They say that March comes in like a lion, and goes out like a lamb.
As I wrote this (for Autostraddle, on the 4th March) snow was falling thickly past my window, and the idea of spring seemed far away. Yet here we are, three weeks later about to celebrate the equinox, the first day of spring.
Here in the UK (and everywhere east of this), the equinox falls on March 20th, though in many parts of the US it will be the 19th. Check this map for your local date. (And if you’re down under, you’ll find a short piece on the autumnal equinox here.)
Winter snow and then the warmth of spring, night and day, moon and sun, light and dark…the vernal equinox is a festival of balance. The sun leaves watery Pisces and moves into fiery Aries around this date.
Much of the information available about this festival focuses on ‘the union of male and female’. The maiden (often the goddess Brigid) and the ardent, potent young male coming together to create new life. The ‘masculine’, active energy of the sun and the passive ’feminine’ moon. I prefer to queer this by sidestepping the gender essentialism of the language so often used in spring traditions, and focusing on the deeper meaning, which is all about blending those opposites to achieve something wonderful. When we can get fire and water working together, our outer lives and our inner lives given equal attention, magic happens, things begin to grow, new life springs forth, new possibilities emerge. It reminds me very much of the Temperance tarot card, with its themes of blending water and fire – apparent opposites.
Related: Temperance also featured as the key card in this tarot reading for a genderqueer person looking for ways to get their masculine and feminine sides working together.
From the Dreaming Way Tarot
At Imbolc, when we were still in the midst of winter but could feel spring on its way, we looked forward to new growth and prepared for this time. Now – we are ready to act, to make the inner and outer work together. How can you begin to manifest the ideas you have been incubating? How can you enact what you hold inside, making your inner desires tangible and real? How can you make the impossible possible?
Balance, from the Wild Unknown Tarot, and Temperance, from the Shadowscapes Tarot
Glennie Kindred – my favourite writer on Wheel of the Year celebrations – offers this simple ritual, using a symbol of potency frequently associated with spring: an egg.
Pass an egg or imaginary egg around the circle, each focusing on what they have been incubating since the autumn and wish to bring out into the world. This is the fertile time. Being aware of your direction will greatly enhance the outcome. Share your thoughts with each other if you want to, before passing the egg on to the next person. At the end place the egg or imaginary egg on the shrine.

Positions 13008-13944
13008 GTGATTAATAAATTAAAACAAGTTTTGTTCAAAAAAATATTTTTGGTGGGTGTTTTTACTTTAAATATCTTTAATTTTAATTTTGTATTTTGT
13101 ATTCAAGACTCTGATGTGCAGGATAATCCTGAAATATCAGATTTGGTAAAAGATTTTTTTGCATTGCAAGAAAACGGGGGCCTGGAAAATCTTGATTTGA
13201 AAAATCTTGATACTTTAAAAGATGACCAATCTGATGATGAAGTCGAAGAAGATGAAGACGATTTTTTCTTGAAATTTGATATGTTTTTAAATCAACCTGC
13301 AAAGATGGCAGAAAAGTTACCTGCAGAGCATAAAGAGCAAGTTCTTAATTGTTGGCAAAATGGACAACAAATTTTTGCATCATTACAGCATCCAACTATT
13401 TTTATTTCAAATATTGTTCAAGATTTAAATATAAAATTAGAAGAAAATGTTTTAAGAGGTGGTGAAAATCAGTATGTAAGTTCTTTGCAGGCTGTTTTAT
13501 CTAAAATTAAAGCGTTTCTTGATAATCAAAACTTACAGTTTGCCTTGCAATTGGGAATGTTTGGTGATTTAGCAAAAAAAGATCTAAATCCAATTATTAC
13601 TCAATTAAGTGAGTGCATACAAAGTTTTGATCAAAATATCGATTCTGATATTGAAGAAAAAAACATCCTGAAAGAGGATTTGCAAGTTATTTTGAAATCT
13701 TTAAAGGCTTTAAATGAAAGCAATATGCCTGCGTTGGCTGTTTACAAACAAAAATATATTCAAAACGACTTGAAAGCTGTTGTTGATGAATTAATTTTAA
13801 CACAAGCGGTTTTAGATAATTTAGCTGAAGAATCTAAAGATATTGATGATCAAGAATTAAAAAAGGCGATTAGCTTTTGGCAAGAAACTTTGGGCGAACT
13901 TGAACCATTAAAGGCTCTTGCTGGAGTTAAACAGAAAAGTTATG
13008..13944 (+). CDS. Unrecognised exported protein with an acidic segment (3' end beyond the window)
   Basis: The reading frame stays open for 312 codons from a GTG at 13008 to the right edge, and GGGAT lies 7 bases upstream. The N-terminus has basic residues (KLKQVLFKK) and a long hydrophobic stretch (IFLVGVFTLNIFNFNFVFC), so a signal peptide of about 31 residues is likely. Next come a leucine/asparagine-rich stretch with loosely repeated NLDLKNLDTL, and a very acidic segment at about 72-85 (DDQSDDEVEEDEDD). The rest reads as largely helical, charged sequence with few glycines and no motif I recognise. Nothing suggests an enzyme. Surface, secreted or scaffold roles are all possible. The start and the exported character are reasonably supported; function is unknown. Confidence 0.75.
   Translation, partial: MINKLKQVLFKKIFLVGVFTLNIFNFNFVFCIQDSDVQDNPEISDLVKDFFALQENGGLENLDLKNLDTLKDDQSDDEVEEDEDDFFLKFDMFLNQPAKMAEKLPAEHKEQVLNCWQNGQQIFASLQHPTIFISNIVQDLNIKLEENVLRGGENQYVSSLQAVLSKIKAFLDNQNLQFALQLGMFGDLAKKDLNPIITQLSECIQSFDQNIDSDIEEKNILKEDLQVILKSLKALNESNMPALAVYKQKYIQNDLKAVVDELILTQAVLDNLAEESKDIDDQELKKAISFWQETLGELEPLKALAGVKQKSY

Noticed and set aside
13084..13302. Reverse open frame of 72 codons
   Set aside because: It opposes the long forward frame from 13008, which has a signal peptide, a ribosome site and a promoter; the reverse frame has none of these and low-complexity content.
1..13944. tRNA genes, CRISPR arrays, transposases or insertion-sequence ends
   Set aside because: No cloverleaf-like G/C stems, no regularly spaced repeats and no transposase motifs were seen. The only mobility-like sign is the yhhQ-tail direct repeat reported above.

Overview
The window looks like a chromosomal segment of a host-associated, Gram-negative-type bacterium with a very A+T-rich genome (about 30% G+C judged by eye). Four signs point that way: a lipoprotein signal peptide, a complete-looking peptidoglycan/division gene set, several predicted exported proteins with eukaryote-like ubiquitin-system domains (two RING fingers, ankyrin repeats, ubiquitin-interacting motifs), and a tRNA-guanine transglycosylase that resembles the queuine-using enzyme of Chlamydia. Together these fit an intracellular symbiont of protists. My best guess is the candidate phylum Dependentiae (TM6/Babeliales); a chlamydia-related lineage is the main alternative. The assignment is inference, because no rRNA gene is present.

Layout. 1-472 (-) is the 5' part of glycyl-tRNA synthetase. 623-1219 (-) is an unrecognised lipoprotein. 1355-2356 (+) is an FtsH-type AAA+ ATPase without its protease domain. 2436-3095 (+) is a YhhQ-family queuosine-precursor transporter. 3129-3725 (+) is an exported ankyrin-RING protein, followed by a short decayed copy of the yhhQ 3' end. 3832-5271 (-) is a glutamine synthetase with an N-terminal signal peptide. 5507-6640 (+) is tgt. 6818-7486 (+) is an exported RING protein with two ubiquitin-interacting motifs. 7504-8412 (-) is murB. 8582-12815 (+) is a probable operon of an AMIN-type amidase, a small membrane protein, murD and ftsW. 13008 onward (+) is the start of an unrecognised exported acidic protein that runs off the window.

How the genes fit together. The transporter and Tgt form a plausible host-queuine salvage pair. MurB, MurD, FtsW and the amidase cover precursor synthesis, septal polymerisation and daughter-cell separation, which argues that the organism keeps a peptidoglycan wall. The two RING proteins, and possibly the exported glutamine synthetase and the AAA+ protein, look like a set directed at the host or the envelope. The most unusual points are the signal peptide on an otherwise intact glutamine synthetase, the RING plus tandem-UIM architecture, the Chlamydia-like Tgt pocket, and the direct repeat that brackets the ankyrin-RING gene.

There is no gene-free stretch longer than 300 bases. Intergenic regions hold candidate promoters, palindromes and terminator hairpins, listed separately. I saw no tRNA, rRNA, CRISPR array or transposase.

Glennie Kindred, Sacred Earth Celebrations
Spring’s element is air, whose qualities of clarity, foresight, cleansing and light blow in on the breeze. Spring cleaning traditionally takes place now (if you didn’t already do this at Imbolc!); we are ready to de-clutter, physically. As sunlight returns we notice the dirt on our windows, the dust in our homes, the clutter that builds up in the winter months.
A few ways to celebrate Spring Equinox:
- Try Alexis J Cunningfolk’s ‘Brightening’ tarot spread
- Make crafts that celebrate the wind and air: colourful flags, streamers and kites. Then get out and run with them and watch them fly in the wind!
- Spring cleaning and decluttering. Or try this spring cleaning tarot spread
- Especially, clean your sacred things – wands, crystals, altar items. You can make a traditional cleansing wash using hyssop by adding drops of the essential oil to water, or make a simple tea and use this to wash your things.
- Try this spring equinox meditation which works with the energy of Demeter, goddess of fertility, and explores the ‘bigness’ of your being.
- Read all about dragons!
- Climb a hill and breathe in the fresh air, taking in the view.
- Decorate eggs – hard-boil them or blow them and paint in bright colours. You can give them as gifts or decorate your home. Or host a good old-fashioned egg-hunt.
- Make tea or tincture from cleansing herbs – cleavers and nettle are both traditional spring tonics.
- For your altar: Daffodils and yellow flowers, catkins, eggs, dragon-like symbols. Symbols of air, like feathers.